How Anxiety Affects Your Sleep
Falling asleep. Does the thought of it make you feel anxious? Do you wake up during the night feeling anxious? If this sounds familiar, you know that anxiety can definitely make it difficult to sleep.
Many people who have trouble sleeping also feel anxious or they may have a mental health diagnosis - i.e. an anxiety disorder. The anxiety makes it difficult to fall asleep and stay asleep. In either case, many people report that they can't sleep due to anxiety. Likewise, poor sleep quantity and quality associated with sleep disorders, often worsen anxiety. However, the opposite is also true; anxiety treatment may lessen or even resolve your sleep problems.
What Are Anxiety Disorders?
Feeling nervous, worried, or afraid is common and usually short-term. It is one symptom of several anxiety disorders.
Anxiety disorders include generalized anxiety disorder (GAD), panic disorder or panic attacks, and nighttime (nocturnal) panic attacks. A nocturnal panic attack occurs at night and may occur with or without daytime panic attacks.
With some anxiety disorders, the feelings last and may worsen over time. Anxiety disorders are also likely to create problems with relationships, work or school, or other activities.
What Are The Symptoms Of Anxiety Disorder?
The Goodpath sleep assessment helps identify anxiety by asking about these symptoms:
Feeling nervous, anxious, or on edge.
Not being able to stop or control worrying.
Worrying too much about different things.
Being so restless, it is hard to sit still.
Becoming easily annoyed or irritable.
Feeling afraid, as if something awful might happen.
These symptoms occur at least several days in a 2 week period. They may also make it difficult for you to do your work, take care of things at home, or get along with people.
How Common Are Anxiety Disorders?
Anxiety disorders are quite common. A national study of adults in the U.S. estimated close to 20% had an anxiety disorder in the previous year. The study determined that anxiety disorders were more common in women than men. Over 30% of U.S. adults have an anxiety disorder during their lifetimes.
What Is The Treatment For Anxiety Disorders?
The treatment for anxiety disorders is based on the individual, their specific diagnosis, and symptoms. Treatment may include a combination of prescription medicines, counseling or therapy, relaxation and stress reduction, physical activity, lifestyle changes, and complementary treatments.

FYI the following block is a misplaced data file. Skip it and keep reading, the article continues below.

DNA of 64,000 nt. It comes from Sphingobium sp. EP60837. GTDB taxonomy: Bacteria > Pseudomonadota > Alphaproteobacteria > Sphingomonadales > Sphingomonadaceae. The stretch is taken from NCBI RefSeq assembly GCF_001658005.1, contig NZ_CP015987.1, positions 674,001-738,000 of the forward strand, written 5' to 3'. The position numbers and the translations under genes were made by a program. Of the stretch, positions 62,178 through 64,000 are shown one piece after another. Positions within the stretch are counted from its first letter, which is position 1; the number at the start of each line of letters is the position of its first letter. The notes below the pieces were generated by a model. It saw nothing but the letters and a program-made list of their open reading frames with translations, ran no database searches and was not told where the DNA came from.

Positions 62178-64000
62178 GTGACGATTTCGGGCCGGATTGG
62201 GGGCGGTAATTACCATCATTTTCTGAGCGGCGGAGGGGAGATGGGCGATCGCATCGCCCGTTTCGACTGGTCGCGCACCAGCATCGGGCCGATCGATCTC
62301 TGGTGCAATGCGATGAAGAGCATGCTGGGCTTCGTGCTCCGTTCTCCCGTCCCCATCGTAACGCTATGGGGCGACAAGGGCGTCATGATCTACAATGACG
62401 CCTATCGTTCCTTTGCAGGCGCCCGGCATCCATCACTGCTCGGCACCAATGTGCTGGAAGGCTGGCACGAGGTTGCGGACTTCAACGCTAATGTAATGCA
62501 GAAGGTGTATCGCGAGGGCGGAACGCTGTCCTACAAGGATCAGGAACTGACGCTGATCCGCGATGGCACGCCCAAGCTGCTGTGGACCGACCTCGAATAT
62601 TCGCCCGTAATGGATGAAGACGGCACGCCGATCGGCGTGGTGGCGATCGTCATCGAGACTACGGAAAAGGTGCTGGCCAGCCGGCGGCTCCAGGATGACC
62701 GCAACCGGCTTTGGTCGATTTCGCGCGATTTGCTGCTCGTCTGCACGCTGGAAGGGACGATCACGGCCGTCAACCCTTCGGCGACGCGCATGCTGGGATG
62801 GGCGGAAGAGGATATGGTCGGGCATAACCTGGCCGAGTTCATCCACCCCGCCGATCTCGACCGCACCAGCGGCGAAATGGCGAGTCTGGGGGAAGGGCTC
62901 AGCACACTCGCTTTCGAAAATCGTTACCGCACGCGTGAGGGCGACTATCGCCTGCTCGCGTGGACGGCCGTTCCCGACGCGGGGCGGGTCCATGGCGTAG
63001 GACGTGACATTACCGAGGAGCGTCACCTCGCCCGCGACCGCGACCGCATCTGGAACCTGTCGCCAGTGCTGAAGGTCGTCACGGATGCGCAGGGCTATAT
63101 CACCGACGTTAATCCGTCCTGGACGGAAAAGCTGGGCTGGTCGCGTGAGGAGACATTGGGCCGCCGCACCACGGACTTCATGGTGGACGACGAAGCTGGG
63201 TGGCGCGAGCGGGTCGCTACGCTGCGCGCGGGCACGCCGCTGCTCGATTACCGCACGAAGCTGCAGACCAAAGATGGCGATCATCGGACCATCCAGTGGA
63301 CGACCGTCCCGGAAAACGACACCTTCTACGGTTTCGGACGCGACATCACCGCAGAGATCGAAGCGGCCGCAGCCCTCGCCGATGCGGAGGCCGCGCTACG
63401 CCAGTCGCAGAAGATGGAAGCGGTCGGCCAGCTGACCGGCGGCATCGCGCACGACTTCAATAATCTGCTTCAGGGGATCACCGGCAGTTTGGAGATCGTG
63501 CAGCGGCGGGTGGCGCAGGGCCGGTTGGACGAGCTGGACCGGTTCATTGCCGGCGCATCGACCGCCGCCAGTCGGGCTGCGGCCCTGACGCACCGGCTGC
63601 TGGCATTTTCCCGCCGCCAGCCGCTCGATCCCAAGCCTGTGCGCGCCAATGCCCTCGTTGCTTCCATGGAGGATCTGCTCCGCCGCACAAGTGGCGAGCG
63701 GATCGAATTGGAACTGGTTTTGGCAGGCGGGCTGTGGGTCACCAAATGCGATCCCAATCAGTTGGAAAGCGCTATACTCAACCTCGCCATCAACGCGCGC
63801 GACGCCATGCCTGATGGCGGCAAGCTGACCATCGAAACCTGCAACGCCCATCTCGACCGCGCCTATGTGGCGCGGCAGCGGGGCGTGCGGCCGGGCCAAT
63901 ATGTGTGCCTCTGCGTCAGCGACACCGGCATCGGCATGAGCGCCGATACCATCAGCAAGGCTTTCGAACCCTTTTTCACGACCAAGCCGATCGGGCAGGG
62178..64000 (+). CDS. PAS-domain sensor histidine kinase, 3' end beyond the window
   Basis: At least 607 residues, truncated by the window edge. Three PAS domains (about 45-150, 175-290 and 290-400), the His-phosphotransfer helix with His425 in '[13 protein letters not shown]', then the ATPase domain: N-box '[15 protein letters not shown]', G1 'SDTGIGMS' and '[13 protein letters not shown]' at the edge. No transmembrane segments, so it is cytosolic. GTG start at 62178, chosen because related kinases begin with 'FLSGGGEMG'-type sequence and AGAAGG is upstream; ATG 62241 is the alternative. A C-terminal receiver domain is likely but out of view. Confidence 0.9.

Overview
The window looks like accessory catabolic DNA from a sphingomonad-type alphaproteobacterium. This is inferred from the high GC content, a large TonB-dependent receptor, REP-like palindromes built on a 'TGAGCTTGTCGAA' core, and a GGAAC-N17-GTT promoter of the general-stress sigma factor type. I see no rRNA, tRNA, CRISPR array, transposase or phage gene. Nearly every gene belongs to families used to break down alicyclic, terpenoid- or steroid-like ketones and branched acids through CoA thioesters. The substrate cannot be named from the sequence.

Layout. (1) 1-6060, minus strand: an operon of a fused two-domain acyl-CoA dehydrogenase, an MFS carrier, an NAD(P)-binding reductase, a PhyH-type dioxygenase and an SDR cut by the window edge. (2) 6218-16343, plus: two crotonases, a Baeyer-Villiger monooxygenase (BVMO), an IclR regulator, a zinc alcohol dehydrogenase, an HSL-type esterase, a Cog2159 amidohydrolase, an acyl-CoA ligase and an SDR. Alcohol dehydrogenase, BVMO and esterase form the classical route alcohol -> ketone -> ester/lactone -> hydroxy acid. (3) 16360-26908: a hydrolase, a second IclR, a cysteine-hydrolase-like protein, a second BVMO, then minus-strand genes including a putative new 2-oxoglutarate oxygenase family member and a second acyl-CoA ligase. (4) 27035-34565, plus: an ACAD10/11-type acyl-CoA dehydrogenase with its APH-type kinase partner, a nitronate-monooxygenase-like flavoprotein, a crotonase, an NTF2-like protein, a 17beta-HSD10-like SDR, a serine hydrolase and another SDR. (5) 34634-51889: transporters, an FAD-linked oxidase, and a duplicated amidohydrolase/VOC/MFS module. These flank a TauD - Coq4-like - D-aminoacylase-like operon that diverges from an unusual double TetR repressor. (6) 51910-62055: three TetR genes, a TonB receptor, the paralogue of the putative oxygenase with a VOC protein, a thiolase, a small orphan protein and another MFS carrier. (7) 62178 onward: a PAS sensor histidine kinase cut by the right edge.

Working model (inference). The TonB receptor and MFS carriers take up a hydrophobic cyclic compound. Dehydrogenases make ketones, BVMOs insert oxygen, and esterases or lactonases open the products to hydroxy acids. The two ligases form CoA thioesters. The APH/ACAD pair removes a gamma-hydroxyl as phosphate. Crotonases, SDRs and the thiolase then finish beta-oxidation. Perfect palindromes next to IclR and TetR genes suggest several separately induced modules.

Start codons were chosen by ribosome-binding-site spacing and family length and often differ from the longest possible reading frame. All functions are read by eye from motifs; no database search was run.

If you can't sleep due to anxiety, try:
Slow, deep breathing
Writing in a journal
Listening to soothing music
Soaking in the tub
Goodpath can show you how to sleep when you feel stressed and anxious.
Which Prescriptions Are Used To Treat Anxiety Disorders?
A medical professional may select from several classes or types of medicines for anxiety disorders.
May use a combination of medicines.
Medicines may be added or changed.
Doses may be gradually increased.
They may be prescribed short- or long-term.
It depends on many factors, such as the type of anxiety disorder, a person’s medical history, symptoms, response to the medicine, and possible side effects.
How Anxiety Medicine Affects Your Sleep
Antidepressant and anti-anxiety medicines are both used to treat anxiety. By providing relief for anxiety, they help lessen anxiety-related sleep problems.
Some of the medicines may directly affect your sleep because drowsiness is a possible side effect. Be watchful with antidepressant medicines because they may also interfere with your sleep.
What Are Some Common Antidepressant Medicines For Anxiety?
Although antidepressant medicines are primarily used for depression, they are effective in the long-term treatment of anxiety disorders. When anxiety interferes with sleep, antidepressants can also help with sleep.
Two types of antidepressant medicines are selective serotonin reuptake inhibitors (SSRIs) and serotonin-norepinephrine reuptake inhibitors (SNRIs). Some common SSRIs are escitalopram and sertraline. Some common SNRIs are duloxetine and venlafaxine, extended-release.
Possible side effects of antidepressant medicines include: feeling nervous, feeling tired or trouble sleeping, nausea, weight changes, headache, and sexual problems.
Antidepressants can help with sleep and anxiety. However, talk with your doctor if your difficulty sleeping worsens.
What Are Some Common Anti-Anxiety Medicines?
One class of medicines used in the short-term relief of anxiety symptoms is benzodiazepines, such as diazepam and clonazepam. They are often prescribed in combination with an antidepressant.
A unique anti-anxiety medicine is buspirone. It may take longer to take effect, but it has few side effects and does not lead to dependence.
Should I Contact My Doctor?
If you have anxiety disorder symptoms, which often interfere with sleep, you should contact your doctor to schedule an appointment. In some cases, your doctor can provide treatment. They may also refer you to a psychiatrist or psychologist. At the same time, you can participate in our sleep program.
Goodpath offers cognitive behavioral therapy for insomnia (CBT-I), which includes methods to lessen anxiety. CBT-I is one part of our sleep program that includes mind-body techniques, supplements, exercise, and nutritional support.
The first step in our program? Our 5-minute assessment. It allows us to look at your specific symptoms and needs. Start your free sleep assessment today.